-The United States clinched its first Fed Cup title since 1996 today when Lindsay Davenport defeated Russian Elena Likhovtseva, 6-4, 6-4, for a 3-0 lead in the best-of-five finals.
There was a little drama in the next match when Elena Dementieva overcame a 4-1 deficit in the third set and defeated Venus Williams, 1-6, 6-3, 7-6 (7-5), to prevent the United States from sweeping the event.
But Williams and her sister, Serena, joined in doubles to defeat Dementieva and Elena Makarova, 6-2, 6-1, to make the final score 4-1.
Following her victory, Davenport and her teammates circled the court carrying an American flag and saluted the sold-out crowd of 4,004 at the Taube Family Tennis Stadium on the Stanford University campus.
"It was great," Davenport said. "This is the second time I've been on the winning team and it's a great feeling. To win for your country just means a lot. It's still a great honor to have this title for ourselves and for Billie [Jean King, the U.S. coach]."
It is the third Fed Cup title of the 1990s for the United States, the first in three years and the 16th overall since play began in 1963. It also eases the disappointment of losing to Spain in the Fed Cup semifinals last year.
"It's never erased but it softens the blow," King said. "It's great that we brought the Fed Cup back to the United States of America where it belongs."
The United States gets more than just bragging rights with the victory. Under a new format starting next year, the defending titlist receives a bye and will host the semifinals and finals in November 2000.
Some of the world's top players opted to skip Fed Cup play this year, including No. 15 Anna Kournikova of Russia and Switzerland's Martina Hingis, who is ranked No. 1. King repeatedly has referred to the U.S. squad, which also includes fifth-ranked Monica Seles, as a "Dream Team" and already is looking ahead to building a Fed Cup dynasty.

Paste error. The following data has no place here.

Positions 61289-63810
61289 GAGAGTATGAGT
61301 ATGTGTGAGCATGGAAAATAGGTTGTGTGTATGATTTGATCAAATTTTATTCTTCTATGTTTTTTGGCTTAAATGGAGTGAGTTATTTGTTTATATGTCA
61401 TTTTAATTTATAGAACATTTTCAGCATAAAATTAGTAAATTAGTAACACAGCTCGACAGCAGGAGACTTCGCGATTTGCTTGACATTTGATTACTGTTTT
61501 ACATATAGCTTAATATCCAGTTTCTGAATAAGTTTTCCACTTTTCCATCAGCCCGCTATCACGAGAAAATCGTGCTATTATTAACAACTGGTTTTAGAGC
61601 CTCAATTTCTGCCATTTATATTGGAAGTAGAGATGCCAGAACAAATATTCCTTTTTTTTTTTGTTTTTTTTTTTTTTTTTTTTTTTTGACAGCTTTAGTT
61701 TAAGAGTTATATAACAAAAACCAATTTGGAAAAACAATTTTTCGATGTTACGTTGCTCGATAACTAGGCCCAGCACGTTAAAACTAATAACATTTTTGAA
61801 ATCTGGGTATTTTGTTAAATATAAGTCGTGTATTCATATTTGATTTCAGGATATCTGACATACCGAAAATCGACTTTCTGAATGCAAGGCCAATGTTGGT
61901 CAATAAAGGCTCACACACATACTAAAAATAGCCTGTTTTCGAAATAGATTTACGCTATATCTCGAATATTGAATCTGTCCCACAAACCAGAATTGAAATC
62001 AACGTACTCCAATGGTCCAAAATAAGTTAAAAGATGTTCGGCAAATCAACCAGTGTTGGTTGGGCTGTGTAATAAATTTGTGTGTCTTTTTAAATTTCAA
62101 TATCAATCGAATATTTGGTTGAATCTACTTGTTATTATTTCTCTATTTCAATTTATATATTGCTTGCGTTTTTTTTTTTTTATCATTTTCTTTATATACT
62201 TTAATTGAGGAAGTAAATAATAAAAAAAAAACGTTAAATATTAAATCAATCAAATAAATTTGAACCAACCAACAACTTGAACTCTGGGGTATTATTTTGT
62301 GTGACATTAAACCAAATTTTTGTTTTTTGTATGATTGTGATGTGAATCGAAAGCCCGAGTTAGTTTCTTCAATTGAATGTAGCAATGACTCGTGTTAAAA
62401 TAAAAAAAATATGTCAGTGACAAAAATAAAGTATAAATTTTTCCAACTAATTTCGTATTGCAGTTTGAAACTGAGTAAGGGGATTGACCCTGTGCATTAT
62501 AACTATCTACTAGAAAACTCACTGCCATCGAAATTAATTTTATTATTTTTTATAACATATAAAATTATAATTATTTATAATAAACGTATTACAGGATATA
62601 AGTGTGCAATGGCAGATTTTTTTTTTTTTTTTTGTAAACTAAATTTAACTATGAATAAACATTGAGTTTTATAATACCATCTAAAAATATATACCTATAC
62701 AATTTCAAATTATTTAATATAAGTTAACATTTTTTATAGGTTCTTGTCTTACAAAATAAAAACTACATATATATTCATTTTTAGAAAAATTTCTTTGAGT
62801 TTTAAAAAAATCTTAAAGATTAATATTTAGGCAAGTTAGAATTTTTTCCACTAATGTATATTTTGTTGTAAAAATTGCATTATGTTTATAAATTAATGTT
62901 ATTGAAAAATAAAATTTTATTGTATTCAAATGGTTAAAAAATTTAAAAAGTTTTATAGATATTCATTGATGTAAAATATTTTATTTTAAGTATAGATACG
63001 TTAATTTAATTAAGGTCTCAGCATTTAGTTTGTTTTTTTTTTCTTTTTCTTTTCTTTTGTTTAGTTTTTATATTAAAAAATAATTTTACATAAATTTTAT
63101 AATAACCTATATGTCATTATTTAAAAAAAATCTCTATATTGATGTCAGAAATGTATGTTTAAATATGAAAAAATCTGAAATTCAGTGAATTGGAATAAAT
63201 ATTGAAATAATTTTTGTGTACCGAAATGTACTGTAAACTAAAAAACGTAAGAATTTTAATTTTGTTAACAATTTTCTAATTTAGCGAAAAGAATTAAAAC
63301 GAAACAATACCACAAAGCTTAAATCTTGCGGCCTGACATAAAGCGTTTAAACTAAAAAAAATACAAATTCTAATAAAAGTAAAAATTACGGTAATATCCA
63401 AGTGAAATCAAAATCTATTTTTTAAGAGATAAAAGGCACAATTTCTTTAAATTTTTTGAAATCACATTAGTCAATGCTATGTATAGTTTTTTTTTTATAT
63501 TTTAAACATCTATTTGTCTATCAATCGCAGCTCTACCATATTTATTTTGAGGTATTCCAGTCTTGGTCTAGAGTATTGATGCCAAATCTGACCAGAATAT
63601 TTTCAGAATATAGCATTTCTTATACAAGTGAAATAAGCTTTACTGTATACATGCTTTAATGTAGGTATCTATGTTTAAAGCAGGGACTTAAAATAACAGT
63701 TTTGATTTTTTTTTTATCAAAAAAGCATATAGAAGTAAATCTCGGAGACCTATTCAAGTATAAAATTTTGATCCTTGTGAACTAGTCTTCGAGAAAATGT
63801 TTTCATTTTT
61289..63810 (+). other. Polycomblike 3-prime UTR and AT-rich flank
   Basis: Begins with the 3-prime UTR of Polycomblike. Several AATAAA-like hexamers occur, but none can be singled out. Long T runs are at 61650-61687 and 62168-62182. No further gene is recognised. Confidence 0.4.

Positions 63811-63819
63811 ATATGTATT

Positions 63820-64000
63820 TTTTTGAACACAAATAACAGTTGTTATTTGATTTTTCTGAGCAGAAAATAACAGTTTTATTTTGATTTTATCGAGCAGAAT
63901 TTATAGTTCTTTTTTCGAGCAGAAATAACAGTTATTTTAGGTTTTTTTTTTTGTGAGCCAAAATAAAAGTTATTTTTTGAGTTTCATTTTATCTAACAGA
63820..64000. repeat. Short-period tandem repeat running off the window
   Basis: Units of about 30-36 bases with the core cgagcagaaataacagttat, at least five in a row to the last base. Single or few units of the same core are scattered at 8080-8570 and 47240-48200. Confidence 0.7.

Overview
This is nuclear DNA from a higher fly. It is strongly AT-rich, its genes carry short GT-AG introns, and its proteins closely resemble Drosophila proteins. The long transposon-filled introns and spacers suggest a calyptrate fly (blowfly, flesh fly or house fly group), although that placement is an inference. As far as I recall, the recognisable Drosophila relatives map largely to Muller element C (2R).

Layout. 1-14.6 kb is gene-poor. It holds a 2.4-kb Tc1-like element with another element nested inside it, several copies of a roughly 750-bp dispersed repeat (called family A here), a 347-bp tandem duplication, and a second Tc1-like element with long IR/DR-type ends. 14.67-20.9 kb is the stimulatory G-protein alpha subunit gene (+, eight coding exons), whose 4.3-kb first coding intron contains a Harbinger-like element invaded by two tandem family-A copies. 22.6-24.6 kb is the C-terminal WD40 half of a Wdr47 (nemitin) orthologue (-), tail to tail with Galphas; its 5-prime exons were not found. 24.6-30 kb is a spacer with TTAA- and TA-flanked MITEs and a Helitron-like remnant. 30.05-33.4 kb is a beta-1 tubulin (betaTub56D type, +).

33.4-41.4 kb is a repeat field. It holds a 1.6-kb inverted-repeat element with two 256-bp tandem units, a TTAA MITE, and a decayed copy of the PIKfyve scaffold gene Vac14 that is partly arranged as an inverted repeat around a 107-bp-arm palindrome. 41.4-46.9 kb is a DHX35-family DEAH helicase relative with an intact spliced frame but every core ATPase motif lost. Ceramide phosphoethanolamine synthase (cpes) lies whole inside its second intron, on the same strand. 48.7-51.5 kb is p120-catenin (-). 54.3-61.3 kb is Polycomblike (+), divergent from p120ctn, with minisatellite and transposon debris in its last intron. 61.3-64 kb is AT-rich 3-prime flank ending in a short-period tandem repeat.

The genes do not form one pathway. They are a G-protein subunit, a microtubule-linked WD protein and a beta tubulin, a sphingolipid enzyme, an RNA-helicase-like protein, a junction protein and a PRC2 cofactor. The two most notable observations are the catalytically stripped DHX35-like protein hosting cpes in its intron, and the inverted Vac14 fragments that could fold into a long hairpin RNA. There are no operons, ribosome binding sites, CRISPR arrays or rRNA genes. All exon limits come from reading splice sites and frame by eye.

Davenport, ranked second in the world, was overwhelming in needing 1 hour 15 minutes to get past the 17th-ranked Likhovtseva, who hit more accurately than she did in her loss Saturday to Venus Williams.
But it took a while for Davenport, who stretched her Fed Cup singles winning streak to 12 and her overall record in the event to 18-2, to gain that advantage. The two traded breaks to open the match before Davenport held to go up 3-1, then won the next two games to take a 5-1 lead. Likhovtseva battled back by moving Davenport around the court for the next three sets, but couldn't keep up that winning strategy.
Davenport, who had been broken twice in the first set, finally rediscovered her serve and slammed home the winner on a duck of a return from Likhovtseva.
The turning point in the second set came in Game 6, following a change-over. Davenport came out of the break looking as if she rested for at least twice the two minutes allotted. Her volleys were a little stronger, and she evened the set at 3-3 by hitting a second-serve ace.
Davenport kept up the pressure by breaking Likhovtseva, who managed to capture just one point in the next game. The players held serve the rest of the way, with Davenport closing the match without allowing Likhovtseva a point in the final game.
"They're very good, and they can beat anyone," Likhovtseva said of the U.S. Fed Cup team. "We can't borrow any of their players, can we?"